Key West didn’t suffer the same devastation from Hurricane Irma compared to Cudjoe Key and Big Pine Key, but the Category 3 storm did knock power out completely in the city last weekend when it hit the region.
While power is now back in most of the city, the Keys still faces a water problem.
The Keys’ water comes from the mainland through underground pipes, but hurricane-related breaks caused losses of up to 3 million gallons a day, which require rationing.
“The water system down here is the biggest challenge we have,” City Manager Jim Scholl told Gov. Rick Scott Friday morning at Key West City Hall, where he and several state agency heads met with local officials to discuss what Key West needs immediately to begin the recovery process. Everyone in Monroe County is under a boil-water alert, which is a problem — especially when people don’t have electricity to heat a burner.
Another big issue was residents who will now be displaced because of the storm, Scholl said. That will require long-term shelters. He also said it was incumbent for grocery stores and hospitals to be reopened and fully functional.
“You’ve got significant housing issues for a lot of your workers, and so we’ve been talking to the administrator about how we’re going to deal with that,” Scott acknowledged.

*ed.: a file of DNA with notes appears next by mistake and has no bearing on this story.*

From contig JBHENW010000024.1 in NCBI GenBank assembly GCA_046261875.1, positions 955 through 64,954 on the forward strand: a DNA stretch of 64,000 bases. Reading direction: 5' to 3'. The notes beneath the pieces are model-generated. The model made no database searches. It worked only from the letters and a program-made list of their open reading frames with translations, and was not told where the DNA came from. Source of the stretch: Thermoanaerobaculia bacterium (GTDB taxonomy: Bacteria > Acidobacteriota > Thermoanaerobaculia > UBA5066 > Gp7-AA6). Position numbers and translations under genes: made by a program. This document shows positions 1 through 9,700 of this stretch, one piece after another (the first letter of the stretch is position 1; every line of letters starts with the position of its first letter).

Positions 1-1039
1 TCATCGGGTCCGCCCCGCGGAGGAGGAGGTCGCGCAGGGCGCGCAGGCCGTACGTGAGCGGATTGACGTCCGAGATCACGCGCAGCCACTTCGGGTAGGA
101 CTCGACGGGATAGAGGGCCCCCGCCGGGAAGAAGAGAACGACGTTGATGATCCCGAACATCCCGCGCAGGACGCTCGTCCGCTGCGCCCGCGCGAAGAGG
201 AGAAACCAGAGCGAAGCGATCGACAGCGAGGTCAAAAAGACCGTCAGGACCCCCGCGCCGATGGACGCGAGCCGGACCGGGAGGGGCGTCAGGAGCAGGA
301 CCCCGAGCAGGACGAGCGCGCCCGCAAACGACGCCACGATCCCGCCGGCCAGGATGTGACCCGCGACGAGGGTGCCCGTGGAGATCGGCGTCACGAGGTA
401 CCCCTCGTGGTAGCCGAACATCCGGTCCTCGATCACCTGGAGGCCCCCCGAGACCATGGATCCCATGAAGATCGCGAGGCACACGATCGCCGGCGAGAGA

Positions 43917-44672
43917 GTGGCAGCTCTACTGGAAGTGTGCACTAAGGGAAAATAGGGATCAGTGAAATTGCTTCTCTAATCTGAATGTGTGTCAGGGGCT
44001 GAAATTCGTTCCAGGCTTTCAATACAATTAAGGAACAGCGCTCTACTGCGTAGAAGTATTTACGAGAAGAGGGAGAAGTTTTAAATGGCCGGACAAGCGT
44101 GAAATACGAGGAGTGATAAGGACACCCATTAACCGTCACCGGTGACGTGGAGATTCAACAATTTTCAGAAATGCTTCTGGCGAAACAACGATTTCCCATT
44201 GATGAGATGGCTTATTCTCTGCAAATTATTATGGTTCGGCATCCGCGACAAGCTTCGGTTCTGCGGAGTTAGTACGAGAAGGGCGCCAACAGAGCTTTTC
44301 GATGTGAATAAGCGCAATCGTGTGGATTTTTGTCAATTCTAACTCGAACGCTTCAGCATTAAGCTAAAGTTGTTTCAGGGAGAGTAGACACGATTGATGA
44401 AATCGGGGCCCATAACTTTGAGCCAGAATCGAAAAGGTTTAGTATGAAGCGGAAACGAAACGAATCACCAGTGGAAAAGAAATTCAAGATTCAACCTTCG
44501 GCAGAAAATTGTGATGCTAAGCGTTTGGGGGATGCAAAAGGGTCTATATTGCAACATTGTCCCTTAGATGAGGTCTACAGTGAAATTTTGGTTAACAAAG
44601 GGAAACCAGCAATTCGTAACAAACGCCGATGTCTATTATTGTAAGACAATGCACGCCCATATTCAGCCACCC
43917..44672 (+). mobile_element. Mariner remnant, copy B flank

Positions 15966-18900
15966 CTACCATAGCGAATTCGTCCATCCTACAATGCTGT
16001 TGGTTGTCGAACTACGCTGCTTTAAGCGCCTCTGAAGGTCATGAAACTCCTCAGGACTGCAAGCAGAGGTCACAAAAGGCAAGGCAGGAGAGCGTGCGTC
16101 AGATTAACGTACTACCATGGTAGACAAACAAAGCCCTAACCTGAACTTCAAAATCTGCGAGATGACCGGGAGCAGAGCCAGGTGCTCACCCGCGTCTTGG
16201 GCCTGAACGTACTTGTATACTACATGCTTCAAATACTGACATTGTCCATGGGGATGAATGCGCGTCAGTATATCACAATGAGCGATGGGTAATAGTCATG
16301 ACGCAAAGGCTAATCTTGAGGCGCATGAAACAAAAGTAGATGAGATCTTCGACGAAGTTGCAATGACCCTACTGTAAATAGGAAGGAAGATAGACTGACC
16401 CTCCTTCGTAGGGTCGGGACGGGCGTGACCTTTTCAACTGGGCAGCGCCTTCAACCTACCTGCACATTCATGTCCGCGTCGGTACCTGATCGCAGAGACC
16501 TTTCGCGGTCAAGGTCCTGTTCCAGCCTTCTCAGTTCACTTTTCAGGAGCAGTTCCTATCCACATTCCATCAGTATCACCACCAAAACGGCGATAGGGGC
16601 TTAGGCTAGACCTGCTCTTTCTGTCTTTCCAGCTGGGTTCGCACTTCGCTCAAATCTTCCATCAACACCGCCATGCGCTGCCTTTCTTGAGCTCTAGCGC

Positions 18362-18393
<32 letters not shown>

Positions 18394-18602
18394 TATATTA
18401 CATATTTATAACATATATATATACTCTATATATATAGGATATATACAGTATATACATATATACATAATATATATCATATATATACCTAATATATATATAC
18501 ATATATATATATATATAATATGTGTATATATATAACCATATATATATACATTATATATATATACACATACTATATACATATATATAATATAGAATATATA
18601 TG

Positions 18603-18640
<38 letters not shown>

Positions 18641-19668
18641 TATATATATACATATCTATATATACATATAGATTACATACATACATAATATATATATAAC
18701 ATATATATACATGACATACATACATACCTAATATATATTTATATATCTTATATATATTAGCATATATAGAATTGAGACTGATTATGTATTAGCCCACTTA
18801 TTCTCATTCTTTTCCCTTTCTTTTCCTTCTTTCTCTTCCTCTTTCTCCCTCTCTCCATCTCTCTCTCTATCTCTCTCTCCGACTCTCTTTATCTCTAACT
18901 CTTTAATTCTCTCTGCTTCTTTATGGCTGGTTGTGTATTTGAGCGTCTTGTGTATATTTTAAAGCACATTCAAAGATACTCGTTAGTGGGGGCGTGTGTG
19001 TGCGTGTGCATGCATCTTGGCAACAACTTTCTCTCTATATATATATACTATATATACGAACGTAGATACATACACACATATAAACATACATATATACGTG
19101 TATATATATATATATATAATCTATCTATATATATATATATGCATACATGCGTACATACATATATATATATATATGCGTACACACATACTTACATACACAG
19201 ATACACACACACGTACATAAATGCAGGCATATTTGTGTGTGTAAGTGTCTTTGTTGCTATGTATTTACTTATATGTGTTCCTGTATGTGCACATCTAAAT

“We’re going to be partners here for a long time, and if you can’t figure out who else to talk to you on an issue you can come to me” to figure out it out, said Bryan Koon, the Director of the Florida Division of Emergency Management.
“I think we made a few calls to you already,” responded Key West Mayor Craig Cates.
The restoration of Key West’s Port is the top objective of the U.S. Army Corps of Engineers, said Colonel Jason Kirk, the Commander and District Engineer of the Corps Jacksonville District. The Corps will also work as FEMA’s engineers, and said they will also take responsibility for power, roofing and debris cleanup.
FDOT Secretary Michael Dew said he has crews on U.S. 1 and other areas to clear debris from roads and bridges.
As of 10:30 a.m. Friday, Scott said only 18 percent of the state is now without power, though Highlands County is still struggling with 70 percent of that region still lacking electricity.